Of Human Bondage – W. Somerset Maugham

Published March 21, 2014 by bibliobeth

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What’s it all about?:

Originally published in 1915, Of Human Bondage is a potent expression of the power of sexual obsession and of modern man’s yearning for freedom. This classic novel tells the story of Philip Carey, a sensitive boy born with a clubfoot who is orphaned and raised by a religious aunt and uncle. Philip yearns for adventure, and at eighteen leaves home, eventually pursuing a career as an artist in Paris. When he returns to London to study medicine, he meets the androgynous but alluring Mildred and begins a doomed love affair that will change the course of his life. There is no more powerful story of sexual infatuation, of human longing for connection and freedom. ‘Here is a novel of the utmost importance,’ wrote Theodore Dreiser on publication. ‘It is a beacon of light by which the wanderer may be guided. . . . One feels as though one were sitting before a splendid Shiraz of priceless texture and intricate weave, admiring, feeling, responding sensually to its colors and tones.’

What did I think?:

Of Human Bondage is generally considered W. Somerset Maugham’s masterpiece, published in 1915 and although I’ve only read two other works by this author, I have to agree. The novel opens with the death of a young woman, Helen Carey in childbirth where the infant also died. Helen also has a nine year old son, Philip who was born with a clubfoot and now an orphan is sent to live with his aunt and uncle, the latter of whom is a preacher. Philip is brought up by his relatives in a very moral, religious manner with ideas of him too entering the church as a profession and very little affection is given to the small boy who desperately craves it after losing his mother. On attending boarding school, his disability makes him stand out amongst the other boys, and he soon becomes a figure of ridicule, which causes him to become quite bitter and introverted, although he also becomes somewhat of a rebel, casting religion aside which is not surprising considering how it was pressed so fervently on him by his uncle in his childhood. His uncle has also got his heart set upon Philip acquiring a scholarship to go to Oxford but again Philip is rather stubborn in insisting that he would rather make his own way in life, and sets upon going to Germany to study.

It seems to be a bit of a recurring pattern that things don’t go quite right for Philip, and after taking upon an apprenticeship arranged by his uncle, decides he would rather go to Paris and become a famous artist – how hard can it be right? However, the most interesting period in Philip’s life happens when he meets a woman called Mildred who he falls head over heels in love with. At his time, he has returned from Paris realising he probably won’t make it in the art world, and has begun to study medicine which was a profession undertaken by his late father. Mildred leads Philip quite a merry little dance for years causing major problems, upheaval and heartbreak but it seems to be the sum of all these experiences that makes Philip grow up, accept responsibility for his actions and finally become a man.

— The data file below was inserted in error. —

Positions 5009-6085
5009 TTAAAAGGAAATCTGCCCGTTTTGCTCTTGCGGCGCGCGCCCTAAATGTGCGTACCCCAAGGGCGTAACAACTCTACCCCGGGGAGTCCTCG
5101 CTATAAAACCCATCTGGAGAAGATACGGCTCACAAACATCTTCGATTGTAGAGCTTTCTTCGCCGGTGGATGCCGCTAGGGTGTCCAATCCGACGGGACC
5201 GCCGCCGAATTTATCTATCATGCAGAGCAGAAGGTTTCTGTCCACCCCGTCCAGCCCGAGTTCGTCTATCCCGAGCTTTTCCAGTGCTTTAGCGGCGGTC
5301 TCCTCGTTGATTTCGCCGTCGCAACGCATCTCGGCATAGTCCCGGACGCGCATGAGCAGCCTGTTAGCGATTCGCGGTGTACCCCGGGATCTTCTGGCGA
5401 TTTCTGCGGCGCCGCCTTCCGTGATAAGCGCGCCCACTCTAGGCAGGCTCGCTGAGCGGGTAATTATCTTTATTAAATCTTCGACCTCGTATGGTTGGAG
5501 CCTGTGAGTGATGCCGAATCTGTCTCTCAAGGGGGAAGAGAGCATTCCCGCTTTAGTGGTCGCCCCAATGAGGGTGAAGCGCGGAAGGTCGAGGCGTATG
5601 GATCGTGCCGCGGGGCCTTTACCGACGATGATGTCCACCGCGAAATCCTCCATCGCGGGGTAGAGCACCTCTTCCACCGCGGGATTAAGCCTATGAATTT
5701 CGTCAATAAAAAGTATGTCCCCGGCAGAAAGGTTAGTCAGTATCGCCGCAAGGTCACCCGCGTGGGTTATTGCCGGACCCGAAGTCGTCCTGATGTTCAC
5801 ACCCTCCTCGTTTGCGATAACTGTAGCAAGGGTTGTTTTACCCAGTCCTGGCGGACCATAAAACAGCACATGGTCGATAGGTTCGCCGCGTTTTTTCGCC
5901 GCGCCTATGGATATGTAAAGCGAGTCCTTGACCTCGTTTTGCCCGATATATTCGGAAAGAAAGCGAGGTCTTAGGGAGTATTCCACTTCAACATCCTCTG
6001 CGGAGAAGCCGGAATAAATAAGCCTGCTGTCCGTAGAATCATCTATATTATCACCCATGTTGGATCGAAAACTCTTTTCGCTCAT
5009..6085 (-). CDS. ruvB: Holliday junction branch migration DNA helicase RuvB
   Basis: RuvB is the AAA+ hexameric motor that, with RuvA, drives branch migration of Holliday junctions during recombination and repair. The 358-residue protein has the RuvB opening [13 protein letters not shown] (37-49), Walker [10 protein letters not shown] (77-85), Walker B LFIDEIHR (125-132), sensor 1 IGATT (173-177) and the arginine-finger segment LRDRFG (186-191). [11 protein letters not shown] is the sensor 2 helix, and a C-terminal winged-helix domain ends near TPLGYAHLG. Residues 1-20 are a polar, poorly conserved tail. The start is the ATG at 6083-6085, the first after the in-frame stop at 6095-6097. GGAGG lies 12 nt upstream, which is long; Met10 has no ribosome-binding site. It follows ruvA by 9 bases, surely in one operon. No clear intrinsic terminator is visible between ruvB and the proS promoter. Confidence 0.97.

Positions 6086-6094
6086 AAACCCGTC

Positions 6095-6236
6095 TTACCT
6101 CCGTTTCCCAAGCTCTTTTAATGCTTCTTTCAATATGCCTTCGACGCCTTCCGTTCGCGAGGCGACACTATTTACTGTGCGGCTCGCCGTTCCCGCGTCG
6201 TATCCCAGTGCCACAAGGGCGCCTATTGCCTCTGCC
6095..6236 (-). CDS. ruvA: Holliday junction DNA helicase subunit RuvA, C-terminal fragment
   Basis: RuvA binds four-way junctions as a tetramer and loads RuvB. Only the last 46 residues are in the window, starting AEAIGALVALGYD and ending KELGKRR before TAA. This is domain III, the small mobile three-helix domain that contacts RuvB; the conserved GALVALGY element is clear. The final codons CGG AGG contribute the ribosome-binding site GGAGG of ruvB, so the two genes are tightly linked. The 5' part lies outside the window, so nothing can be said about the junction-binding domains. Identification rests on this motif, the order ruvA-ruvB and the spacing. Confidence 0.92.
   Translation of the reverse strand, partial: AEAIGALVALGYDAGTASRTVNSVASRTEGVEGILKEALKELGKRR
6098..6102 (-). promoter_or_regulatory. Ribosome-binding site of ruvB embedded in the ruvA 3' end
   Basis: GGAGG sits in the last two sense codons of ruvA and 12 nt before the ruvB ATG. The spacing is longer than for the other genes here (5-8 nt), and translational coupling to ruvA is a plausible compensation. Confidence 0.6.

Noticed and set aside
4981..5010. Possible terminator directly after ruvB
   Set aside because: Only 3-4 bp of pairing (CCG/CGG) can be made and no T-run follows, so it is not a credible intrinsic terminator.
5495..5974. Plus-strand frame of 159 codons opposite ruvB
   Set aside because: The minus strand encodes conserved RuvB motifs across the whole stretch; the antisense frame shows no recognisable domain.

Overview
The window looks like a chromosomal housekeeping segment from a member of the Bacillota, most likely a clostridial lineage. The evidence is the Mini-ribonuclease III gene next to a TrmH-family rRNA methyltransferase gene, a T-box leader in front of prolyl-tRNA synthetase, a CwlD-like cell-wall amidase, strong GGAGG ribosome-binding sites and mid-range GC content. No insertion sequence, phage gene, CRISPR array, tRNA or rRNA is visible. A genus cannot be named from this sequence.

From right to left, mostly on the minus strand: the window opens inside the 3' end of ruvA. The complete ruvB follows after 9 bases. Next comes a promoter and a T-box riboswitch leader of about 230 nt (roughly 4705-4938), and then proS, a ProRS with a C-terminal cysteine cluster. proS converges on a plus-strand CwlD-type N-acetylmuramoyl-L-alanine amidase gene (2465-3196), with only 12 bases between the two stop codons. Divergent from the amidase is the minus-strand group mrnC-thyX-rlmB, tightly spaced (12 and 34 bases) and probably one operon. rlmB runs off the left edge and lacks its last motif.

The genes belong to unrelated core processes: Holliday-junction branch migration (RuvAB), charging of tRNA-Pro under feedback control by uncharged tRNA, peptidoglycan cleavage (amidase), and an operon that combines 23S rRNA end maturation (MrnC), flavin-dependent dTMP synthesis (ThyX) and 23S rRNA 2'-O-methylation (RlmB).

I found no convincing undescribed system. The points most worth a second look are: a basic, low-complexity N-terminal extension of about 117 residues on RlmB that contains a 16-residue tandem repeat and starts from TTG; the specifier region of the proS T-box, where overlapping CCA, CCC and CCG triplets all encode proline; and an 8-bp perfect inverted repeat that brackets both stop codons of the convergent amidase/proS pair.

I loved that when I was reading this novel, it didn’t feel like it had been written in 1915 – that is to say some parts felt somewhat contemporary. To be honest, I wasn’t sure I was going to like it at first but then pieces starting slotting into place, and I found myself caring a great deal about what would become of Philip Carey. He is a strange sort of hero, in some parts he is distinctly un-likeable but for me as a reader, seeing his flaws and learning of his journey from childhood into adulthood made him more human and therefore more believable. The classic and beautiful style of Maugham’s prose made this story a joy to indulge in, and even though the book was fairly long at no time did I find myself getting bored with it or checking how much longer it had to go! It’s a novel about growing up, about self-discovery, about heartbreak, and about how difficult life can be but how we can feel rewarded in the end. It is happily a book I will re-read in the future, I can imagine the character of Philip Carey sticking with me for a while and now I can’t wait to read more of this authors work.

Would I recommend it?:

But of course!

Star rating (out of 5):

four-stars_0

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4 comments on “Of Human Bondage – W. Somerset Maugham

  • I read the book and you’re right.
    It’s really a book about self-discovery! Some quote in the book are also unforgettable!
    The comparison of life to a carpet is also really beautiful! All in all,it was a great book and you’re review is correct about it. 🙂

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